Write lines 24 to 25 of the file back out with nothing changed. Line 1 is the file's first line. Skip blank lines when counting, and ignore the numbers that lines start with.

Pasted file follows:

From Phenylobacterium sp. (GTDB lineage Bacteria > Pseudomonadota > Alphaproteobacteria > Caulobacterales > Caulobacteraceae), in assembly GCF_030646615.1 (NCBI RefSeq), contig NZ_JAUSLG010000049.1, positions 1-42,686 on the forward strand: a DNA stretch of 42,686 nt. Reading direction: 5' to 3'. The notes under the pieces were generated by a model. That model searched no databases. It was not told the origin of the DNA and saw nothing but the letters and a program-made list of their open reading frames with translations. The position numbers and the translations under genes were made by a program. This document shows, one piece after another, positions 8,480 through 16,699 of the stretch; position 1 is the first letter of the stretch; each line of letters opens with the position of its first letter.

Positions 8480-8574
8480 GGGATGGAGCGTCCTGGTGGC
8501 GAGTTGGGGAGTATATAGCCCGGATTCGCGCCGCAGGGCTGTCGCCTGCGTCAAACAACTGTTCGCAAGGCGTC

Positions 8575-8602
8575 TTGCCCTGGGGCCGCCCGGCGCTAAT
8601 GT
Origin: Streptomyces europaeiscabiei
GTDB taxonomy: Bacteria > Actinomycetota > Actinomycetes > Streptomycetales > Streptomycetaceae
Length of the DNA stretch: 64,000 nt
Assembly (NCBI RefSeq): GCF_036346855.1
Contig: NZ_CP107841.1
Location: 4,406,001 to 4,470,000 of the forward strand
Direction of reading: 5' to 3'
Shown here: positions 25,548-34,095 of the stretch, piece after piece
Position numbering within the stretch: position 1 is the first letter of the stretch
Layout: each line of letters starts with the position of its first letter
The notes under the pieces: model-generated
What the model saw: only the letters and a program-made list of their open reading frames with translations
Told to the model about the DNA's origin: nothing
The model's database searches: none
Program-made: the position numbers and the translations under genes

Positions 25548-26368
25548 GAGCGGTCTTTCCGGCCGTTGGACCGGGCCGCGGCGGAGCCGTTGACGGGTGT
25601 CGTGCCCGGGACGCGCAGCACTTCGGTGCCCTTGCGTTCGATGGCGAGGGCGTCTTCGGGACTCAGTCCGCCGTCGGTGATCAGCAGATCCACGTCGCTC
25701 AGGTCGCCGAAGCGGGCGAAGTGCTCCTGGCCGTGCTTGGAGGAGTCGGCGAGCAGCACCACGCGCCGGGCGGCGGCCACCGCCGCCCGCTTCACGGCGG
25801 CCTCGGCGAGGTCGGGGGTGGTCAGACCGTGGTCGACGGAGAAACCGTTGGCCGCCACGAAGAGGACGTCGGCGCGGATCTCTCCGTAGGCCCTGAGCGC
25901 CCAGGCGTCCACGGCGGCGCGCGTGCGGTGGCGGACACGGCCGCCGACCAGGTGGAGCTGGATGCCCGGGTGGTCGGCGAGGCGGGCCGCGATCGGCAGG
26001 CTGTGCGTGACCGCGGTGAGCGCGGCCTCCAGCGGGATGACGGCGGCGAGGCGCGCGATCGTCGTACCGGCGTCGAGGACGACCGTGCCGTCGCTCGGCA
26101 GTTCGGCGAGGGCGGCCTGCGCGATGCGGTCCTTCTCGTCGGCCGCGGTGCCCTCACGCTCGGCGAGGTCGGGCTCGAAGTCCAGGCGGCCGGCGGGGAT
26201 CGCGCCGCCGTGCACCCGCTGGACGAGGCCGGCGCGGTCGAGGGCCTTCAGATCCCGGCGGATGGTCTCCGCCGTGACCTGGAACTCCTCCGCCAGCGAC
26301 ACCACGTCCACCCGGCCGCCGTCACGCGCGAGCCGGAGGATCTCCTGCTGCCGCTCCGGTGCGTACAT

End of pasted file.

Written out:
25548 GAGCGGTCTTTCCGGCCGTTGGACCGGGCCGCGGCGGAGCCGTTGACGGGTGT
25601 CGTGCCCGGGACGCGCAGCACTTCGGTGCCCTTGCGTTCGATGGCGAGGGCGTCTTCGGGACTCAGTCCGCCGTCGGTGATCAGCAGATCCACGTCGCTC